Fixed Wireless Access (FWA)

Webpass to play role in Google Fiber's new expansion efforts

After several years of hibernation – and plenty of fears that the operation had mostly failed – Google Fiber re-emerged into the telecom conversation this year with plans to expand services in a number of states.

And the company announced this week that wireless technologies will play a role in that effort.

"As we continue to grow our footprint across the country, we're integrating this [wireless] method for delivering high-speed service in more areas where it makes sense in all our existing cities and in our new expansion areas as well," Tom Brownlow, senior network operations manager at Google Fiber, and Blake Drager, the head of technology at Google Fiber's Webpass business, wrote in a post to the company's website.

Google parent Alphabet acquired Webpass in 2016, at the height of its Google Fiber push. At the time, many in the industry expected the company to leverage Webpass's fixed wireless Internet technology to expand the reach of its Google Fiber service. However, that didn't really play out, considering Alphabet's management decided to scale back the company's fiber-buildout efforts shortly after the company acquired Webpass. The company's fiber pullback coincided with the departure of Craig Barratt, CEO of Alphabet's Access, along with several other executives in the company's "Access" division.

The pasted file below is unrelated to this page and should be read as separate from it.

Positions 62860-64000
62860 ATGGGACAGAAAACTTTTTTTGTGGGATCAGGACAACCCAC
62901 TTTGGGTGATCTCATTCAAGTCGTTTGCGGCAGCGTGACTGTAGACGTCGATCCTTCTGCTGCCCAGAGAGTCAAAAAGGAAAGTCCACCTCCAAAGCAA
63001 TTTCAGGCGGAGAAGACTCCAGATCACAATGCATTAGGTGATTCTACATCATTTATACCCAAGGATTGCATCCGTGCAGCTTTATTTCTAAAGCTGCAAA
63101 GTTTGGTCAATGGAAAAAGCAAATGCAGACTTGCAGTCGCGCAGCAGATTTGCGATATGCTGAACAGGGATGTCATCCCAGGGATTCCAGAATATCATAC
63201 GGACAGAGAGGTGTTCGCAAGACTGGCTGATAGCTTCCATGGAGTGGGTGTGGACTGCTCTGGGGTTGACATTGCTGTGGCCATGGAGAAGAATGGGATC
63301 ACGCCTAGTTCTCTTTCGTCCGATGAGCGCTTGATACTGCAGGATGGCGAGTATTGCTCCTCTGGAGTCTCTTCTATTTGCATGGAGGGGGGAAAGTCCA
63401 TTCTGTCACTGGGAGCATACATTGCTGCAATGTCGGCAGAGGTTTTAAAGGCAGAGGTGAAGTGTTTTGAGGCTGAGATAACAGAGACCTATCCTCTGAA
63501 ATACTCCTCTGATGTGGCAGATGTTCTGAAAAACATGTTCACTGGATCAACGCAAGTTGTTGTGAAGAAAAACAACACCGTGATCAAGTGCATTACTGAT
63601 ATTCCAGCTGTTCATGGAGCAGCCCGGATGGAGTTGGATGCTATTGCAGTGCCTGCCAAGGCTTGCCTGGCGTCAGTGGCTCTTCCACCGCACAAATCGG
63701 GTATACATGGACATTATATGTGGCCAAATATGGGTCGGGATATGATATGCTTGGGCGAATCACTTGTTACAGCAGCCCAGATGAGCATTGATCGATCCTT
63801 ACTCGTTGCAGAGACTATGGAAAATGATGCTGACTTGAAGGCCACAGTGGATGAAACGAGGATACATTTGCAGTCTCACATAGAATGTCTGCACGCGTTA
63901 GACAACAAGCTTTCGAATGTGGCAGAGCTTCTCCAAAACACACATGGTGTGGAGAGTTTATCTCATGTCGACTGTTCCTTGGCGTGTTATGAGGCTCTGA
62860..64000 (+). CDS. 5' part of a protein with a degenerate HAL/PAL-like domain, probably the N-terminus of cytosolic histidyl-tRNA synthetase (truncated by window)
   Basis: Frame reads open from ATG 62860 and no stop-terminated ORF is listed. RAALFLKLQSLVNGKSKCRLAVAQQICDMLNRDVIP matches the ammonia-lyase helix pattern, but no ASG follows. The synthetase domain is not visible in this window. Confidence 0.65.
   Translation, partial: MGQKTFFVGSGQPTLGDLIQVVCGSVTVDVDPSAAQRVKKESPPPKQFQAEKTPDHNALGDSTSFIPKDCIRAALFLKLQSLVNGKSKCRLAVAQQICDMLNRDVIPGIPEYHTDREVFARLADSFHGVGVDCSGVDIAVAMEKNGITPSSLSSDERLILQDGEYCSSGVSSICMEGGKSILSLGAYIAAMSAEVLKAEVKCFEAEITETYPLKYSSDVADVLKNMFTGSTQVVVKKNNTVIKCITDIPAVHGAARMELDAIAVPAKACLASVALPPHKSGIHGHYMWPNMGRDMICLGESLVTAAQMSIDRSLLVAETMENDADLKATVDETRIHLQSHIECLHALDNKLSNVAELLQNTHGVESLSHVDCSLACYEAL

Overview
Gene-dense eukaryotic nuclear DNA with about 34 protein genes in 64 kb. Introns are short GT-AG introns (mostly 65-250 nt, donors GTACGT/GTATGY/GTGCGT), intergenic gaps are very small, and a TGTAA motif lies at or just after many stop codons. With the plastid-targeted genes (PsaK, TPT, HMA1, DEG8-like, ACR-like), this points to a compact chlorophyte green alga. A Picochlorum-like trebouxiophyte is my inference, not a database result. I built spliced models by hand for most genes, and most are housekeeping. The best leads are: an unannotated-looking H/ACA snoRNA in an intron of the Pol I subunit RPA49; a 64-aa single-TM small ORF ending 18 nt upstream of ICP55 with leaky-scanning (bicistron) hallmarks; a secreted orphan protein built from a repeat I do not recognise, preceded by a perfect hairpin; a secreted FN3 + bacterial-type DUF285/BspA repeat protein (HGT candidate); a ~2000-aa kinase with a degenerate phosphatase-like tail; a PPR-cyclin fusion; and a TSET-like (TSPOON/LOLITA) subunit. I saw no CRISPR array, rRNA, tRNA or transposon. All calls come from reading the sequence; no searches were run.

(Source: Zoonar GmbH/Alamy Stock Photo)
(Source: Zoonar GmbH/Alamy Stock Photo)

But Alphabet never gave up on either Google Fiber or Webpass. Indeed, company officials in 2019 told Light Reading that Webpass and its wireless offerings would remain a key part of the operation.

Indeed, Brownlow and Drager shared a view this week that wireless technologies are comparable to fiber. "The only tangible difference between fiber optic and millimeter wave technology is that while one uses glass cables to transmit Internet nearly at the speed of light, the other uses air," they argued.

Google Fiber recently announced talks were underway with city leaders in five states – Arizona, Colorado, Nebraska, Nevada and Idaho – about expanding fiber services to various communities. Cities to make Google Fiber's new-build list recently include Omaha, Nebraska, Mesa, Arizona and Lakewood, Colorado. Brownlow and Drager didn't specify which of those expansion markets might include wireless offerings.

Google Fiber's emphasis on wireless technologies comes at an interesting time. For example, Starry employs roughly the same strategy as Webpass: It uses millimeter wave spectrum to beam Internet connections to receivers atop apartment buildings; individual customers then subscribe to services via wires inside the building. But Starry has clearly fallen on hard times. The company halted its network buildout earlier this year, laid off half of its staff, and is now fighting a possible delisting on the New York Stock Exchange (NYSE).

More broadly though, federal and state regulators are emphasizing fiber over wireless in their efforts to cross the digital divide. For example, fiber technology has been prioritized in the US government's massive Broadband Equity, Access, and Deployment (BEAD) program.

And that has caused consternation among some wireless companies. For example, a group of wireless industry trade associations this week sent letters to state telecom officials urging them to consider wireless technologies in their BEAD spending.

"The reality is that wireless is oftentimes the fastest, most efficient, and most cost-effective way to bring connectivity to rural and non-urban areas," Steve Berry of the Competitive Carriers Association (CCA) said in a release.

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Mike Dano, Editorial Director, 5G & Mobile Strategies, Light Reading | @mikeddano

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